Smith initially learned piano at home and then went on to study bass at music schools in Philadelphia.

    He began playing the Hammond organ in 1951, and soon wound up playing in some of New York's most famous clubs, including Cafe Bohemia and Birdland.

    Smith's Blue Note sessions -- from his 1956 "New Sounds on the Organ" to 1963 when he left the label -- included work with some of the major players of the day, including Kenny Burrell, Lee Morgan, Lou Donaldson, Tina Brooks, Jackie McLean, Ike Quebec and Stanley Turrentine.

    On Verve from 1963 to 1972, he played with Montgomery and in big bands conducted or arranged by Oliver Nelson.

    Blue Note co-founder Francis Wolff once recalled the night he and his partner, Alfred Lion, first encountered Smith:

    "I first heard Jimmy at Small's Paradise in January of 1956. It was his first gig in New York. He was a stunning sight. A man in convulsions, face contorted, crouched over in apparent agony, his fingers flying, his foot dancing over the pedals. The air was filled with waves of sound I had never heard before. The noise was shattering. A few people sat around, puzzled, but impressed.

    "He came off the stand, smiling, the sweat dripping all over him. 'So what do you think?' 'Yeah!' I said. That's all I could say. Alfred Lion had already made up his mind. When he heard a good thing -- that was enough."

  8. Guest

    Guest Guest

    Jimmy Smith, other activities

    I have several Jimmy Smith albums. Let me add that in the early '50s, before he made his mark, Smith was house organist for Bruce Records, a small NYC independent, and addition to making records of his own, backed up the R&B acts on the label. (He at the time was part of a trio called the Sonotones). If you hear the Harptones' classics "A Sunday Kind of Love" and "My Memories of You," you're also hearing Jimmy Smith.

    Raanan G.
  9. Guest

    Guest Guest

    Thanks for the specifics. I always knew that the musicians accompanying the RnB harmony groups of the early to mid 50s
    were jazz players, in addition to the most visable star turns (the
    tenor sax break from Jimmy Wright, Sam The Man Taylor, Big Al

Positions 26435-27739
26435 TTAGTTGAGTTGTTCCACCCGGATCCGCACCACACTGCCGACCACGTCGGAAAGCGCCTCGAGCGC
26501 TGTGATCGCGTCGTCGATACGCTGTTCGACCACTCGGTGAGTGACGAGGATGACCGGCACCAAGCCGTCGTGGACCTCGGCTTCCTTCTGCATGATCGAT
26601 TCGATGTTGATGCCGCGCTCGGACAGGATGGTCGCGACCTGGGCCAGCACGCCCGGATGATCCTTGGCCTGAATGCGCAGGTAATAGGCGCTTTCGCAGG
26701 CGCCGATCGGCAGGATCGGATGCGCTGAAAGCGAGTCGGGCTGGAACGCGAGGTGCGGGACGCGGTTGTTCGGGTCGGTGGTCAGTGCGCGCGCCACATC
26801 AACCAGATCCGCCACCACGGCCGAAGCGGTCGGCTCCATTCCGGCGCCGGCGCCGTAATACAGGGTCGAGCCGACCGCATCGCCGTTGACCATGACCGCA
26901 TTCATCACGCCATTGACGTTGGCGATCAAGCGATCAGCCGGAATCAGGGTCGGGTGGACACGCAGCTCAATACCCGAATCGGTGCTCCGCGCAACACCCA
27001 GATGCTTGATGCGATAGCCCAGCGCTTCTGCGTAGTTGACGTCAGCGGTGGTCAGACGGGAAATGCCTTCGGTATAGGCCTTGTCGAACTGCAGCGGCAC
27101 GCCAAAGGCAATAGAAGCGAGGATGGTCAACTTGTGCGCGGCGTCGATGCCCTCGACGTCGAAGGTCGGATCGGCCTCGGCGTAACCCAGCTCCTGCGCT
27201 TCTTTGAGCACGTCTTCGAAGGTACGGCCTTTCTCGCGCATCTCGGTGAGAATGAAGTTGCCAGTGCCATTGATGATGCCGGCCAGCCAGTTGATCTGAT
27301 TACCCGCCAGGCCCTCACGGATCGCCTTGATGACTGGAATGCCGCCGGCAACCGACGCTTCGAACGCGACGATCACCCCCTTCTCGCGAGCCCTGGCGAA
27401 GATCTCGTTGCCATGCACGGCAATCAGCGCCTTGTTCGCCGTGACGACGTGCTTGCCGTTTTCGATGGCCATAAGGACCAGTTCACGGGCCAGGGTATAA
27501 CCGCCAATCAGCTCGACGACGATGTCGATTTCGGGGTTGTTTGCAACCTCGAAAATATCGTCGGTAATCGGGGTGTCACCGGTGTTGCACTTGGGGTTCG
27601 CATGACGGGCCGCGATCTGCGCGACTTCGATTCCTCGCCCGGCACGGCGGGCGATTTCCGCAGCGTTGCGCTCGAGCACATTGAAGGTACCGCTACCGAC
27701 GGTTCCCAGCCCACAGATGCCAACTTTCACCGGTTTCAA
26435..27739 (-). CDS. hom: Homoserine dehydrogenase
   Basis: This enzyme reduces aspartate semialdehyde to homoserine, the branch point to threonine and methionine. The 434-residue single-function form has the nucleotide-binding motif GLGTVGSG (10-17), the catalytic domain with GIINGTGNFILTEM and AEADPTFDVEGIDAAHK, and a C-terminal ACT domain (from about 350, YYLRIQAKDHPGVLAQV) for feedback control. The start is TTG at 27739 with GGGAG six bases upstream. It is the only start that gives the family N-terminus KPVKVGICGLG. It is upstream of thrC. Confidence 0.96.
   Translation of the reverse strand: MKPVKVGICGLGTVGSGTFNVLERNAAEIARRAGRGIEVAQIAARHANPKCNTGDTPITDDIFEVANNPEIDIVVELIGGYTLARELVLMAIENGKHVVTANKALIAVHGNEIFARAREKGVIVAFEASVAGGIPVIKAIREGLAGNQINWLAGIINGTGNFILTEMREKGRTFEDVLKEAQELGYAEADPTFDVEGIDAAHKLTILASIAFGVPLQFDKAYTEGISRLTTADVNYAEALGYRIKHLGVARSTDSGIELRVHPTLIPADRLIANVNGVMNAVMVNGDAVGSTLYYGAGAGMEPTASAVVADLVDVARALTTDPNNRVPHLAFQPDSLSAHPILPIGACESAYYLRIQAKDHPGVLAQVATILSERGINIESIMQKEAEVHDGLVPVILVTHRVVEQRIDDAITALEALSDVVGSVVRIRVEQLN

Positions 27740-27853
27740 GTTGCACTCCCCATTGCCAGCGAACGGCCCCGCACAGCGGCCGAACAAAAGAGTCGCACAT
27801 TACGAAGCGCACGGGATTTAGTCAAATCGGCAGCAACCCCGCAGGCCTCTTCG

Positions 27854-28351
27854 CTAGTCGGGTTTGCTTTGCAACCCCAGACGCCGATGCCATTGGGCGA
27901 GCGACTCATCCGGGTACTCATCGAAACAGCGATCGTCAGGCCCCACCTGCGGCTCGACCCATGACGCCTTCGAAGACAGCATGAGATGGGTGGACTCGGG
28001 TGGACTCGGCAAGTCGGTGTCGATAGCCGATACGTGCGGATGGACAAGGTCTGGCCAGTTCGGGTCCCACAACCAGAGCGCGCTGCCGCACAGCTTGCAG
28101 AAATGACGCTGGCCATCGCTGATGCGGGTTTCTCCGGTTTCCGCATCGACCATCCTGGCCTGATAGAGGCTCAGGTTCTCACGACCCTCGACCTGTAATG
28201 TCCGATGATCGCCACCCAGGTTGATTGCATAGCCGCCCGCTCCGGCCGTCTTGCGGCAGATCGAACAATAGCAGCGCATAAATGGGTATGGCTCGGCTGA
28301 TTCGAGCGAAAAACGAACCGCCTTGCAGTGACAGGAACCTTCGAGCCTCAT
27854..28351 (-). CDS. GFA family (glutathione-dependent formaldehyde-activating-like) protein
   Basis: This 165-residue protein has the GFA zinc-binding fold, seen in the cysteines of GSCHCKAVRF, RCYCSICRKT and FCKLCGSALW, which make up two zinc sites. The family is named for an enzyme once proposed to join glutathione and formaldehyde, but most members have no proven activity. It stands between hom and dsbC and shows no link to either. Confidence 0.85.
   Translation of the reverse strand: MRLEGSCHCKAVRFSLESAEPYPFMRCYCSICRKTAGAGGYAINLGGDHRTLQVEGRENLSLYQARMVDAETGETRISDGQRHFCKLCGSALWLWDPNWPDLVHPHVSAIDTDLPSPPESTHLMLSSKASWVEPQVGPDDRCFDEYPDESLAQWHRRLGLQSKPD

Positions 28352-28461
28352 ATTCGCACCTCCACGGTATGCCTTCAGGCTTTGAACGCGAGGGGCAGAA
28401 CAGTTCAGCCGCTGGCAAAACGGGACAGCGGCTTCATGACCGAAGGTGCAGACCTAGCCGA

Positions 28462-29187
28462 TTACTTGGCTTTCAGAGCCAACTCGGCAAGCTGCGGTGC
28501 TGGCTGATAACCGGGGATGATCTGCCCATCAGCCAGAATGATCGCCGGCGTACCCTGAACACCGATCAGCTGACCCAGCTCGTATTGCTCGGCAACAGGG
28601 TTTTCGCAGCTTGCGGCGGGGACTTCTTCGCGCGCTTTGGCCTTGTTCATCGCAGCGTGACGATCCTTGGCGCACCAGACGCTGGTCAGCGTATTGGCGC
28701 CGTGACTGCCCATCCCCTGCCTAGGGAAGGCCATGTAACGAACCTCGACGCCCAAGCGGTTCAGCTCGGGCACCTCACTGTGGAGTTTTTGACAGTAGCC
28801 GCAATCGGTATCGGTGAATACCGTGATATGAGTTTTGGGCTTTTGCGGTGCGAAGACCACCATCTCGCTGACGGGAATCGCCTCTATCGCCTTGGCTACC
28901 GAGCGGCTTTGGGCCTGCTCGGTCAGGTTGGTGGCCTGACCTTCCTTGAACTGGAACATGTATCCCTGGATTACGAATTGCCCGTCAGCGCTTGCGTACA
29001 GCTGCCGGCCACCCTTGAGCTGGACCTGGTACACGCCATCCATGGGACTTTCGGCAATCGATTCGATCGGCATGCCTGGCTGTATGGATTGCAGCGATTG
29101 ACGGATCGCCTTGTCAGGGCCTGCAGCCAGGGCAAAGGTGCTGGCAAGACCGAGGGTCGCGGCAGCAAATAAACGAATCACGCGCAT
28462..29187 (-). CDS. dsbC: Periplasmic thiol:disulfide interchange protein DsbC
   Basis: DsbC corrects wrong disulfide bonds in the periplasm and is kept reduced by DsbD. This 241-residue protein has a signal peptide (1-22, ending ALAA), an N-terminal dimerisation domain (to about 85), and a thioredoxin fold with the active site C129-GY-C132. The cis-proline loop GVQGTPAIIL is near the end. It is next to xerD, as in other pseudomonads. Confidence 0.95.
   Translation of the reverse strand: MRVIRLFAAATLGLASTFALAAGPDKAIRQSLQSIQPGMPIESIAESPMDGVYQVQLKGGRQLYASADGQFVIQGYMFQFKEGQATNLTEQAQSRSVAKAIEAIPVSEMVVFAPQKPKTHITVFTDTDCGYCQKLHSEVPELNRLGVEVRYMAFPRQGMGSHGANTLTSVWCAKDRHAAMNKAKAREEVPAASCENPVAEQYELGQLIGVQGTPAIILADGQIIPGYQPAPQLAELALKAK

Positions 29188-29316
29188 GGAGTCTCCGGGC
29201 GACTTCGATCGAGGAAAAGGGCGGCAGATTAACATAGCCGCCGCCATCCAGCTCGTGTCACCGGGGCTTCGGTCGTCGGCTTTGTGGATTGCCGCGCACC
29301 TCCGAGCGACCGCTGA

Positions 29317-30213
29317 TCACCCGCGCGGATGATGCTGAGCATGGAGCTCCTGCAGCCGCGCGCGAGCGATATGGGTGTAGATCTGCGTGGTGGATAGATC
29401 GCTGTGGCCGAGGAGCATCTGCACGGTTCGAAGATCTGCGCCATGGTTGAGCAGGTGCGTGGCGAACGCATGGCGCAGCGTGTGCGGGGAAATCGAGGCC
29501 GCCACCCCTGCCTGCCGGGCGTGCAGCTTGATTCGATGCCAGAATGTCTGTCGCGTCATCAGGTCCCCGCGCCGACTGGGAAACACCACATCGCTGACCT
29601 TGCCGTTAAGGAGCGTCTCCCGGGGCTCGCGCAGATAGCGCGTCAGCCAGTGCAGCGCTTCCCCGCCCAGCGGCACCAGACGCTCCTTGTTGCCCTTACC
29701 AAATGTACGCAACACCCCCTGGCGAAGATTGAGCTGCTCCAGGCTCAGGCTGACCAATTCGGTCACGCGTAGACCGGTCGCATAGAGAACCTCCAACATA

Sears). I'm pretty sure that the guitarist featured on the break
    of the 1954 Gee-The Crows was Kenny Burrell. If I'm not mistaken the Harptones made two recordings of "Sunday" and "Memories" so
    that the organ only appears on one of the recordings. Did Bruce label
    ever release an LP? If my memories are correct, it was named for
    the son of one of the more prominent label owners of the day.

  10. bobb

    bobb New Member

    How about Clifford Brown working with Chris Powell and
    the Blue Flames in the early 50's? I was working in the
    bar band at the Erie Social Club in Northeast Philly in
    the fall of '52 and Powell's group with Brownie were in
    the main stage. During intermission Clifford would sometimes hide in the men's room. He didn't want to talk
    to anyone about a gig he was doing just for the bread.
  11. Kurt

    Kurt Active Member

    For years after Jimmy Smith hit it big, there were several budget LPs floating around with early Jimmy Smith material. I recall one with the Wilson Llewes trio, who I believe was a Philly drummer. (bobb - can you confirm?) No liner notes or personnel listing, of course.

    So what are the three Smith discs you'd take with you to that proverbial desert island? Here are three that capture his career pretty well:

    Jimmy Smith at the Organ, volume 2 (Blue Note) (the early, sensational JS, with Lou Donaldson on alto and Kenny Burrell on guitar. Contains "The Duel", a duet with Art Blakey

    Bluesmith (Verve) - this one features Teddy Edwards and Ray Crawford and - surprise - Leroy Vinnegar on bass. No foot pedals!

    Prayer Meeting (Blue Note) - the classic group with Stanley Turrentine

    For a taste of the later, funker JS, I'd also try to sneak in Root Down! Jimmy Smith Live (Verve), which has been playing in my car since Jimmy passed.
  12. bobb

    bobb New Member

    Kurt, don't know him.